What to Expect from the State Reporting Procedure

For the purpose of monitoring the UK’s implementation of the ICESCR, only the State reporting procedure set out in Part IV of the Covenant is applicable. Regrettably, the individual communication procedure under the Optional Protocol to the International Covenant on Economic, Social and Cultural Rights is unavailable to individuals under British jurisdiction. The UK has not ratified this additional instrument, although nearly half of its 26 State parties are 12 European countries (e.g., Belgium, France, Spain). The majority of individual communications have addressed the right to adequate housing, albeit in relation to forced evictions (Coomans et al., pp. 17-47).

Yet, the State reporting procedure is suited to address widespread and systematic issues like fuel poverty. Under this procedure, the CESCR periodically examines a report submitted by a state party describing its ICESCR implementation performance, and the Committee’s assessment and recommendations are published as the Concluding Observations. The UK submitted its seventh periodic report in May 2022, and it will be examined in one of the CESCR’s future sessions.

UK fuel poverty resembles the situation described in CESCR Concluding Observations to Germany in 2018, namely, “energy poverty” experienced by “a large number of households, particularly those receiving the basic social benefits” (para. 56). As recommended to Germany, the Committee may urge the UK to “adopt effective measures to ensure that all households are able to meet their basic electricity needs, thus avoiding power shutdowns for households that are unable to pay for their minimum needs” (para. 57). Rather than mentioning Article 11 of the ICESCR in general terms (as it did to Germany), the CESCR should clearly link the recommendation to the right to adequate housing and its minimum core obligation so as to enhance its persuasiveness.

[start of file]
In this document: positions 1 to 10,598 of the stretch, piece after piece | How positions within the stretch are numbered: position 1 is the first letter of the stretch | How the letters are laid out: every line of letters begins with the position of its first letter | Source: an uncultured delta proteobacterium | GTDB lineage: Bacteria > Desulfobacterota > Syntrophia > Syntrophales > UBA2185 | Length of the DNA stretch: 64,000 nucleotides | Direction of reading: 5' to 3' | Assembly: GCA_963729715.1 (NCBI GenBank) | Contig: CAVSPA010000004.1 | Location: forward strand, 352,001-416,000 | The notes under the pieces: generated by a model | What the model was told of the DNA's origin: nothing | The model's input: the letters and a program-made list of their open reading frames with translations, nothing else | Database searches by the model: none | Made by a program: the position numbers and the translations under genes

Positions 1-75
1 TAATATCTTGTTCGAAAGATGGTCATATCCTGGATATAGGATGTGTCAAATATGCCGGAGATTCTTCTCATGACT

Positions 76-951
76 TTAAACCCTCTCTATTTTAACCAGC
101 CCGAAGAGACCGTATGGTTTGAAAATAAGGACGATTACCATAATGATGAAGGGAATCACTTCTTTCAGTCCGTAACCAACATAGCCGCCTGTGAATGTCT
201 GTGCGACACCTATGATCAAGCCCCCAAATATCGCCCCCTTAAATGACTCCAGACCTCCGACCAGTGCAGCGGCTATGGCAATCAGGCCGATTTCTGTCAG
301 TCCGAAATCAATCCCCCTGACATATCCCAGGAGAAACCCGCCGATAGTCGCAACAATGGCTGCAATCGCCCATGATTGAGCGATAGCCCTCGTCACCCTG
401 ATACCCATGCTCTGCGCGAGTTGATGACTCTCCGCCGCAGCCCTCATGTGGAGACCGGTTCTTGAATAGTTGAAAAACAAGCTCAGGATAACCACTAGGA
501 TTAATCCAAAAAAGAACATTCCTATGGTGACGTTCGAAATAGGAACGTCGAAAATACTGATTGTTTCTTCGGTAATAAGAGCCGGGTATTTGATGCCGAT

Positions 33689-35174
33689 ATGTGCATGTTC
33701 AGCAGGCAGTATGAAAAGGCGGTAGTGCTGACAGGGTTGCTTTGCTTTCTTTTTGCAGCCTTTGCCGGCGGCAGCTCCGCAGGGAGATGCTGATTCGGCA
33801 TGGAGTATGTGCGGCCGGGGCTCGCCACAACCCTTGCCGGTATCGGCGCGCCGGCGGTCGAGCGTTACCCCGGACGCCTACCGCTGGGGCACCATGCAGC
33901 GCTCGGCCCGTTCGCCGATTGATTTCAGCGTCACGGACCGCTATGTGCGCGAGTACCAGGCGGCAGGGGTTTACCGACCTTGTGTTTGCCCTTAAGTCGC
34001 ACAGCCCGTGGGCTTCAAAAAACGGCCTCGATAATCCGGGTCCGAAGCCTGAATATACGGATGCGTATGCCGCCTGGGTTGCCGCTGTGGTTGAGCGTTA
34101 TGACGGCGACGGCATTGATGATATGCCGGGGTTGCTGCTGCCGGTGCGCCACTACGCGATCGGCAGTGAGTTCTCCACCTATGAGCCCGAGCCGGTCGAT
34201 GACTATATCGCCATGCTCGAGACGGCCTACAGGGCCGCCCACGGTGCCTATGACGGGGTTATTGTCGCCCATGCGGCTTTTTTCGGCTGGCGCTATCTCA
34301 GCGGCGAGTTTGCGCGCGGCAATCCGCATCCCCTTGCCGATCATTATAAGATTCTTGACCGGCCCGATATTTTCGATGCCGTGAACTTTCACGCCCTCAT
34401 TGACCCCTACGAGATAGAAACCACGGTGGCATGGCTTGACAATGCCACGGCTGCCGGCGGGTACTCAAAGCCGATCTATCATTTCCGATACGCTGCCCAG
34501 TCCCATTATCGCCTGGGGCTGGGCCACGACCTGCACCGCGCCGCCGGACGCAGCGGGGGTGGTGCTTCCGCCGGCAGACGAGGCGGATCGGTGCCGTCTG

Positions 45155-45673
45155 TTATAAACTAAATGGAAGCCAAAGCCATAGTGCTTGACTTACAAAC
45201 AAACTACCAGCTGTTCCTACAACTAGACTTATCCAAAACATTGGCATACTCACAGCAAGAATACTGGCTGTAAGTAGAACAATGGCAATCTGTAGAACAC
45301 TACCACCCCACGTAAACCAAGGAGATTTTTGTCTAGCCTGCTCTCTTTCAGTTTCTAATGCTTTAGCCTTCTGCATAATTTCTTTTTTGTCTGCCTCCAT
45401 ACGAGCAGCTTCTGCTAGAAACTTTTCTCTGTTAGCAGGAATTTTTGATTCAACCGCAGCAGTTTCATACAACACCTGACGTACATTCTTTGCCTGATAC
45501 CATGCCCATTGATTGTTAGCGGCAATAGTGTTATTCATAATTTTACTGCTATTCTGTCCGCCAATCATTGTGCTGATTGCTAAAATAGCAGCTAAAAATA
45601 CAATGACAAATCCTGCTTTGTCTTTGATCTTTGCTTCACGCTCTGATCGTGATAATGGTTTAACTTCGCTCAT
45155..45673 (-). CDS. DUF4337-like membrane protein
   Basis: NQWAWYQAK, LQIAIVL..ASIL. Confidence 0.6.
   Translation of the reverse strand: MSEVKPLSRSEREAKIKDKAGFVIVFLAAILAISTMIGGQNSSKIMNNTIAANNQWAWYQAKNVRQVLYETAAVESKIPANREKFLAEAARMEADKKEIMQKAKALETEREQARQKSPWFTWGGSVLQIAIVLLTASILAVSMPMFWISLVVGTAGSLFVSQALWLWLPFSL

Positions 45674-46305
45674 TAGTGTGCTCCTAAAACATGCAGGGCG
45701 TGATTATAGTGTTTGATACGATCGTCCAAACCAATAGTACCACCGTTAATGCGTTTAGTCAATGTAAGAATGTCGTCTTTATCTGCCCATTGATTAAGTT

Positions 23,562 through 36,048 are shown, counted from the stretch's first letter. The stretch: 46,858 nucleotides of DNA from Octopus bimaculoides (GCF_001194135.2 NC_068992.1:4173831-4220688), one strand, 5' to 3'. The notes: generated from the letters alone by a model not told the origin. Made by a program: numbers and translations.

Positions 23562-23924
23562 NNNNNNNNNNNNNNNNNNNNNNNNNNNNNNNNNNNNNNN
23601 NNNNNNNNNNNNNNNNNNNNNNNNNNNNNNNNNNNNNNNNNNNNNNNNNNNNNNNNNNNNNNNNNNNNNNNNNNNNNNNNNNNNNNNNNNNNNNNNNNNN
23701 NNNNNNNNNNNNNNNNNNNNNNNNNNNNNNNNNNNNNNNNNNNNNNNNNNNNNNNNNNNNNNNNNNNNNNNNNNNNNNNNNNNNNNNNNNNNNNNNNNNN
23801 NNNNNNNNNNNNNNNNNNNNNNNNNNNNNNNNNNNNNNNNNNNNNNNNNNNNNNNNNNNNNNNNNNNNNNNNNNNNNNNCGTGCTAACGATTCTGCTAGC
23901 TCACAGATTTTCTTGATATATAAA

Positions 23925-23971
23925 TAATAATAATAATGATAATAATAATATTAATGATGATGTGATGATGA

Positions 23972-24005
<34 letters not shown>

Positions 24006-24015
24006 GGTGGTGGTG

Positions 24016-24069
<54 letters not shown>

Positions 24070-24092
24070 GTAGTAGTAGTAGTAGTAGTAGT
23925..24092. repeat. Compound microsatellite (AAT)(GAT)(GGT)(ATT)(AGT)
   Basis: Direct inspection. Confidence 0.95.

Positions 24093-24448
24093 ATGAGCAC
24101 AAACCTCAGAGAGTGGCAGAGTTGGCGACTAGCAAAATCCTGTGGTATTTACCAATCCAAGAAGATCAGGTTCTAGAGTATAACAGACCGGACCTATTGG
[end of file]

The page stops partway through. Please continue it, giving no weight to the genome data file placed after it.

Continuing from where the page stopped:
Despite their legally non-binding character, the Concluding Observations should highlight fuel poverty as a matter of the UK’s non-compliance with its legal obligation on the right to adequate housing, and not the one left to its mercy or discretion. The British government would then have to give serious consideration to such pronouncements. Otherwise, it would not be complying with the ICESCR in good faith, as required under Article 26 of the Vienna Convention on the Law of Treaties.


Given the minimum core obligation on the right to adequate housing under the ICESCR, the UK must alleviate fuel poverty as a matter of urgency. The CESCR Concluding Observations may offer an authoritative pronouncement to this end. It is crucial to maximise the potential of the Covenant to oppose the economic, political and institutional structures generating fuel poverty as unjust and inadequate and to demand redress for such injustice and social suffering (Bhuta et al., p. 1).

Shinya Ito

Shinya Ito is a PhD Candidate in International Law at University College London. His research interest lies in the protection of economic, social and cultural rights under international human rights law, including its relationship with world trade law.